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Editor,—Involvement of the central nervous system in Behçet’s disease (BD) occurs in approximately 10–49%1 of patients and the frequency of ocular manifestations is believed to be in the range of 28–80%.2 Neuropapillitis has been reported very rarely as a manifestation of Behçet’s disease.3 As far as we know, there has been no report of paediatric onset neuropapillitis in BD. Here we report a case of neuropapillitis in a 10 year old girl.
A 10 year old Omani girl presented in August 1998 with complaint of right sided headache and blurring of vision in the right eye for 10 days and complete loss of vision in the same eye for 5 days. There was no history of vomiting, loss of consciousness, convulsion, or any other neurological deficit. On admission, examination revealed total vision loss in the right eye. The vision was 20/20 in the left eye. Examination of right eye showed relative afferent pupillary defect and fundus examination revealed blurred disc margins with no apparent cup. There was a 2 dioptre elevation of the disc (Fig1).
Visual evoked potentials (VEP) and brainstem auditory evoked potentials (BAEP) on the right side were prolonged in latency and poorly formed. Magnetic resonance imaging of the brain revealed left sided temporoparietal lesion suggestive of inflammation/demyelination. The child was started on methylprednisolone 500 mg intravenously in two doses followed by 15 mg/day for 2 weeks. Vision returned on day 2 with perception of hand movements, finger counting day 4, and complete recovery on day 8. VEP was repeated and showed normal response. She was admitted in September 1995 with complaint of headache, diplopia, and visual blurring. She had meningeal signs, left lateral rectus palsy, and bilateral papilloedema. Cerebrospinal fluid (CSF) examination showed opening pressure of 210 mm H2O, closing pressure of 140 mm H2O, with CSF protein 0.36 (0.15–0.50 g/l), glucose 3.8 (2.2–3.9 mmol/l). White blood cells (WBC) 23, 60% lymphocytes, 40% polymorphs, RBC 10, and no organisms. Chestx ray was normal, Mantoux test was negative, blood culture and CSF had no growth after 48 hours. The clinical picture was suggestive of aseptic meningitis with raised intracranial pressure. The child was treated with systemic steroids over 2 weeks and improved with complete recovery of the sixth nerve palsy and resolution of papilloedema. In November 1995, she presented with left supranuclear facial nerve palsy and left hemiparesis, with hemihypoaesthesia. There was no papilloedema. CT showed right side thalamic and posterior internal capsule infarct. There was complete recovery after 1 month. During follow up the child had aphthous ulcer and skin rash. Skin biopsy showed prominent lymphocytic infiltration of the vessels in the dermis consistent with vasculitis, possibly Behçet’s disease.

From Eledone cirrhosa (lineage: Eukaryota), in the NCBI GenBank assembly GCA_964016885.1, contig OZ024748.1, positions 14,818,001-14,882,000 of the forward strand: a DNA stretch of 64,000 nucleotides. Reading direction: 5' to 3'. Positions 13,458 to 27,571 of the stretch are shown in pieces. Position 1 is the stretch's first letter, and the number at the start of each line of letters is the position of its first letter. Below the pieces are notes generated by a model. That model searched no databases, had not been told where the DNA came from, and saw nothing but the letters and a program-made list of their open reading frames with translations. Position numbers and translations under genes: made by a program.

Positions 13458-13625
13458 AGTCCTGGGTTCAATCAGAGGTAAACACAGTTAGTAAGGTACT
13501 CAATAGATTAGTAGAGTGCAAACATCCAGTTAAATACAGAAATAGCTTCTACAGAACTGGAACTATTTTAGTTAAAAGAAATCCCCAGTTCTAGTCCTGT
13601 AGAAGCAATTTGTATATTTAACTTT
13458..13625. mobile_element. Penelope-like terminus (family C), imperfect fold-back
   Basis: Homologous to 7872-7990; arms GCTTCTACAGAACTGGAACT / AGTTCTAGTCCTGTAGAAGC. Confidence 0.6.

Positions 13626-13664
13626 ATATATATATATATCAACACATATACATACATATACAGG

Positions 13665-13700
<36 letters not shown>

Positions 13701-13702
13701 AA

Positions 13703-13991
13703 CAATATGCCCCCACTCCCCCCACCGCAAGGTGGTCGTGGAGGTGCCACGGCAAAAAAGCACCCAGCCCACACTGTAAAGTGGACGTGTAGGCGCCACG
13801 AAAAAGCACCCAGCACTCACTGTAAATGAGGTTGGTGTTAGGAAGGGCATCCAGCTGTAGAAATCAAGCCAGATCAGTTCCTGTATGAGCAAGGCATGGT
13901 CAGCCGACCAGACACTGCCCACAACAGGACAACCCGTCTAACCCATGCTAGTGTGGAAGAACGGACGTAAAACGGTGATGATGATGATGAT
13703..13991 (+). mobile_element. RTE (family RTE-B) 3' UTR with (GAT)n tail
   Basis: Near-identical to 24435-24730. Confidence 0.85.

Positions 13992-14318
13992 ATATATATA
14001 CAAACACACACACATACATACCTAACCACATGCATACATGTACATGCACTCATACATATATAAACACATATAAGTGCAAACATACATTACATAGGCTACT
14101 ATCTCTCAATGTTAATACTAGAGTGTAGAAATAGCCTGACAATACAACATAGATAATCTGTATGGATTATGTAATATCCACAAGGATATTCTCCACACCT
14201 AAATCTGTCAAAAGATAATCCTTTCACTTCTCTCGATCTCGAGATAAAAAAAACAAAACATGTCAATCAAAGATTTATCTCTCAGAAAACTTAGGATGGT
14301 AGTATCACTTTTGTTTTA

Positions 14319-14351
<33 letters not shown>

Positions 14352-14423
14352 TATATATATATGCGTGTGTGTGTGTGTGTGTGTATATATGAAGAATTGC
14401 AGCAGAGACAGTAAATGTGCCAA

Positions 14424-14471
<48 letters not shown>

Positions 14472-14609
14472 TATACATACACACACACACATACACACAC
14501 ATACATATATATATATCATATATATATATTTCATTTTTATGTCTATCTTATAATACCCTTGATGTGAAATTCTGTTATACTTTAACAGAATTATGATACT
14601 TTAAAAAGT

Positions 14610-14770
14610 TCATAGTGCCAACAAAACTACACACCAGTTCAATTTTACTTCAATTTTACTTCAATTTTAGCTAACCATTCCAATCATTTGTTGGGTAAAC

Neuro-Behçet’s disease is an uncommon presentation in childhood.4 This patient had four episodes of neurological involvement and a skin rash once. Initial manifestation was raised intracranial pressure with aseptic meningitis-like picture and no underlying cause was found. The child recovered with steroids (prednisolone) and diuretics (acetazolamide), which are recommended in the severe form of Behçet’s disease.2 Later the child had a cerebrovascular accident that also recovered with steroids. There was no underlying cause found. It was on follow up, when the child had aphthous ulcer and skin rash, that diagnosis of Behçet’s disease (neuro-Behçet’s) was made. The fourth time (last admission) she presented with loss of vision in right eye and investigations—for example, VEP, suggested neuropapillitis.5 The diagnosis of Behçet’s disease was made on two major criteria oral aphthous ulcers, eye involvement and minor criteria of skin biopsy suggestive of lymphocytic vasculitis,6 CNS involvement and abnormal changes in the magnetic resonance imaging (MRI).5 Colvardet al 7 reviewed the ocular manifestations of BD in 32 patients. Inflammatory involvement of the optic nerve in the form of papillitis was reported in their three patients. Our case here is the first reported case of inflammatory optic nerve involvement in the paediatric age group, and clinically resembles multiple sclerosis (MS) as reported in adults by Kansuet al.4 Multiple sclerosis is rare at this age and the presentation of aseptic meningitis, papilloedema, skin lesion, and aphthous ulcer, with MRI showing a single patch of demyelination, excludes this possibility. The MRI of the optic nerve was normal despite abnormal VEP in our case. Unless the patient presents with clear symptoms, the diagnosis of Behçet’s disease is difficult initially. The diagnosis in children is more difficult as the disease is uncommon and usually the diagnosis is made after several systemic presentations and the exclusion of other common diseases.